MINISTERS have no plans to replace millions of pounds Yorkshire receives to support the economy from the European Union despite promises made during last year’s referendum, it can be revealed.
A senior Treasury Minister has also confirmed the Government will impose extra rules that tighten Whitehall’s grip on how EU funding is spent in Yorkshire ahead of Brexit.
Vote Leave campaigners, including Foreign Secretary Boris Johnson and International Development Secretary Priti Patel, signed a letter during the referendum campaigning promising areas which receive significant EU funding would not lose out if Britain voted to leave the EU.
In the aftermath of the referendum, the Government promised to honour funding agreements signed before Britain leaves.
But Chief Secretary to the Treasury David Gauke has now set out new rules which critics warn could be used to prevent projects going ahead.
I am concerned that Government Ministers have now gone back on their pledge to protect those in Yorkshire currently receiving EU funding.
Barnsley Central MP Dan Jarvis
In response to questions from Barnsley Central MP Dan Jarvis, Mr Gauke also failed to make any commitment on replacing the financial help to English regions after Britain leaves the EU.
Yorkshire has historically been one of the biggest recipients of EU cash and was due to receive more than £600m in the current funding round.
Mr Jarvis said: “As Britain leaves the EU, the challenge is now to secure the best possible deal for the country and for us here in Yorkshire.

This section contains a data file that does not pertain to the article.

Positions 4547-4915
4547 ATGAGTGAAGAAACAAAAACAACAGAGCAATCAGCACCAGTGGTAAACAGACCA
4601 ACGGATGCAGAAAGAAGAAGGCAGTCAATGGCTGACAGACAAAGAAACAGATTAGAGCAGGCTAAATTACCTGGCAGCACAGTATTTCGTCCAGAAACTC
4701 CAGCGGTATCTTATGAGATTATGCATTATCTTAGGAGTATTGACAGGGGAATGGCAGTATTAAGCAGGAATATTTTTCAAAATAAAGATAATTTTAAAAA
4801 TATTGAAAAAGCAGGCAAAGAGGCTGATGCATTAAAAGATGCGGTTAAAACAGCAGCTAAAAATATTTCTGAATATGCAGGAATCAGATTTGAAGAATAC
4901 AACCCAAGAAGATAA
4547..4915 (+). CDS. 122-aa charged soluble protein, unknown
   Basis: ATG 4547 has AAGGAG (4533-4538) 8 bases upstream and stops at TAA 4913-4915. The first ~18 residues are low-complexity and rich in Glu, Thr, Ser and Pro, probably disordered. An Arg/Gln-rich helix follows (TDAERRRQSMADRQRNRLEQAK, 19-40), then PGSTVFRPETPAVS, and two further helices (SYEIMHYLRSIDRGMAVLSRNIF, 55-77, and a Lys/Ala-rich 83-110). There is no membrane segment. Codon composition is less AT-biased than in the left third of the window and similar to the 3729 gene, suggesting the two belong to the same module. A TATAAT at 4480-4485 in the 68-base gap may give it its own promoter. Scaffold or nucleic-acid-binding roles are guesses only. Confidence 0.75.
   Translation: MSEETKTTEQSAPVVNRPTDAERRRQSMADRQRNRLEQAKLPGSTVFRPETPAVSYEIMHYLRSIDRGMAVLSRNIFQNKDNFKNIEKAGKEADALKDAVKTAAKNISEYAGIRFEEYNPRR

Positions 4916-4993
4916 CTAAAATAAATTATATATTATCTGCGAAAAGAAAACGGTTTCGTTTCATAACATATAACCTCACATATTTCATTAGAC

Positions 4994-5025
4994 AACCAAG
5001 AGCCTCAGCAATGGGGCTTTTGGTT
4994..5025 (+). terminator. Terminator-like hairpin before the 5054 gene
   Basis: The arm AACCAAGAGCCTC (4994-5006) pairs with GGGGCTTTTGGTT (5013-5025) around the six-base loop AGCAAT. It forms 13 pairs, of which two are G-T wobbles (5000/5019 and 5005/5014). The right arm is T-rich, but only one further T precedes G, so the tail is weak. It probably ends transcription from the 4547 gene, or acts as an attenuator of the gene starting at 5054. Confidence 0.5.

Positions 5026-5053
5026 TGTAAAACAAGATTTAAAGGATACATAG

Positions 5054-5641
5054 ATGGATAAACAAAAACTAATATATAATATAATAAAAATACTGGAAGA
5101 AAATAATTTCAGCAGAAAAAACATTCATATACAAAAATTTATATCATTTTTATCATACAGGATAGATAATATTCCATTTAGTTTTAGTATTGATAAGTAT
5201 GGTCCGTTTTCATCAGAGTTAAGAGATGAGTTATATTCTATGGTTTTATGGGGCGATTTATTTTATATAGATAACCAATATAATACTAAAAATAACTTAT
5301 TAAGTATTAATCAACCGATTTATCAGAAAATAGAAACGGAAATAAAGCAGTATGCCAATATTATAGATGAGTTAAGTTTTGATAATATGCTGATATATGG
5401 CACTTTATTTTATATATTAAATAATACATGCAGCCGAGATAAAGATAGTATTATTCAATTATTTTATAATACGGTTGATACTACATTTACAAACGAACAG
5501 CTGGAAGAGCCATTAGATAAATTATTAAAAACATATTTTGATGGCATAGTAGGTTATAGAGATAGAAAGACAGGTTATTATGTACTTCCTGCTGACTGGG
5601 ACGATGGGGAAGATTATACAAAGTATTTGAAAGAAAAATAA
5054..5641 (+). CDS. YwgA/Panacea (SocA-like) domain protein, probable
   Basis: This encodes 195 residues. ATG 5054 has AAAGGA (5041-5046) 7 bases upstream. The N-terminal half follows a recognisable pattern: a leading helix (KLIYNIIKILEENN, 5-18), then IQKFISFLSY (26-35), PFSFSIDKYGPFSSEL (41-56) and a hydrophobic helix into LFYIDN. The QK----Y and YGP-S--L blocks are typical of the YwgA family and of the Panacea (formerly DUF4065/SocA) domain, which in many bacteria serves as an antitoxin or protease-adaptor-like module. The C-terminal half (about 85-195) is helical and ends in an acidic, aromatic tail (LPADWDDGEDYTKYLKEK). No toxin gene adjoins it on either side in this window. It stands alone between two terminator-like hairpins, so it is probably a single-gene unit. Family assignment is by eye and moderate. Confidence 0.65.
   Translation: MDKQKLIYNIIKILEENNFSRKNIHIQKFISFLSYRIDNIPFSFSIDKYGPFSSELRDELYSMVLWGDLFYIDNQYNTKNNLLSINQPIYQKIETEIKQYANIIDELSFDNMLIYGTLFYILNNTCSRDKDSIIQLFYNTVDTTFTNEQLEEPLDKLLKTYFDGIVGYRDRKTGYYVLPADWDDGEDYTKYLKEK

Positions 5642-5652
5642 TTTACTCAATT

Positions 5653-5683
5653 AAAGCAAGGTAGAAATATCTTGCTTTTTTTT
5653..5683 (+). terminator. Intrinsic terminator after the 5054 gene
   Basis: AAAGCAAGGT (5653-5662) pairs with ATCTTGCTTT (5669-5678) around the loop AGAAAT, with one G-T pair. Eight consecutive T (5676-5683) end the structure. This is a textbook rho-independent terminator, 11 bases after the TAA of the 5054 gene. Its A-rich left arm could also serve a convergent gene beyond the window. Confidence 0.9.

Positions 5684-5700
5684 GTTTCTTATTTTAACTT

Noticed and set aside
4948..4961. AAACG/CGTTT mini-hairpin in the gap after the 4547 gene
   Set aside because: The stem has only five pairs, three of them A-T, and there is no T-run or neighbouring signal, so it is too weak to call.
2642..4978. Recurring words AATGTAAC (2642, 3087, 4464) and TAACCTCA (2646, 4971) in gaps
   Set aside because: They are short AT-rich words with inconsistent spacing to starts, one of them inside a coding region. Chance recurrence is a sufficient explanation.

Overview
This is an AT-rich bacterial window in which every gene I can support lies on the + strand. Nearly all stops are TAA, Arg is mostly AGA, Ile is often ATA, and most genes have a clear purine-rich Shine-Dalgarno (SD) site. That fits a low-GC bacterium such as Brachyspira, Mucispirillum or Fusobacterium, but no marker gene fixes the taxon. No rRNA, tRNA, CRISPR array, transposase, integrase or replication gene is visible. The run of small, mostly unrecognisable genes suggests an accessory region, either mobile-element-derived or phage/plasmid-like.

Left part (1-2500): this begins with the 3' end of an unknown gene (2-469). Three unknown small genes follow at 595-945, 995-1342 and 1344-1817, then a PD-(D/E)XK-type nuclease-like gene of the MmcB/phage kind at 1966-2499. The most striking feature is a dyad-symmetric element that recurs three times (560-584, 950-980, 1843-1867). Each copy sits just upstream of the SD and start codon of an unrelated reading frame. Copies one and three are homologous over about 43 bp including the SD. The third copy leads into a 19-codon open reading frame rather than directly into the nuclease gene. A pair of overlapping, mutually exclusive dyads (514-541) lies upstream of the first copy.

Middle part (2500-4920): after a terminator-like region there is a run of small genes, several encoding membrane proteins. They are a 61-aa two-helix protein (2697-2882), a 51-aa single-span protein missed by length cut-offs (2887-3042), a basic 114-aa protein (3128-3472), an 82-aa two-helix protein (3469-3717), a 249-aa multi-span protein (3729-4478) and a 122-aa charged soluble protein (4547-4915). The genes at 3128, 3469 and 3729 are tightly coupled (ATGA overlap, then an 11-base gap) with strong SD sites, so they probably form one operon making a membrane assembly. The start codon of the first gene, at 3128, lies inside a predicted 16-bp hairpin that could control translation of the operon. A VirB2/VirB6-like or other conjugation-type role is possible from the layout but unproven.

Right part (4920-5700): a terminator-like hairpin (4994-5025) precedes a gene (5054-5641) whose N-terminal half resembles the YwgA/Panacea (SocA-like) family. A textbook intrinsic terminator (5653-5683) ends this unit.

“Over the life of this Parliament, Yorkshire and the Humber was due to receive over £100m a year in funding from the EU. The fact that Boris Johnson and a dozen other Tory MPs felt the need to sign a letter pledging to protect this funding shows how important an issue this is.
“I am concerned that Government Ministers have now gone back on their pledge to protect those in Yorkshire currently receiving EU funding. Our transition out of the EU will be uncertain enough without the additional pressures of broken promises.
“The North of England was once the economic powerhouse of Britain. If, after Brexit, it is to become that again, the Government must guarantee the funding and so enable us to build for the future.”
In his response to Mr Jarvis’s parliamentary question on EU funding, Mr Gauke reiterates the Government’s commitment to honour funding agreements signed before Britain leaves the EU. But he adds that two conditions must be met – that they “are good value for money” and “are in line with domestic strategic policies”.
Mr Gauke fails to give any commitment beyond Brexit, saying: “Leaving the EU means we will want to take our own decisions about how to deliver the policy objectives previously targeted by EU funding.
“We will consult closely with stakeholders to review all EU funding schemes in the round, to ensure that any ongoing funding commitments best serve the UK‘s national interest, while ensuring appropriate investor certainty.”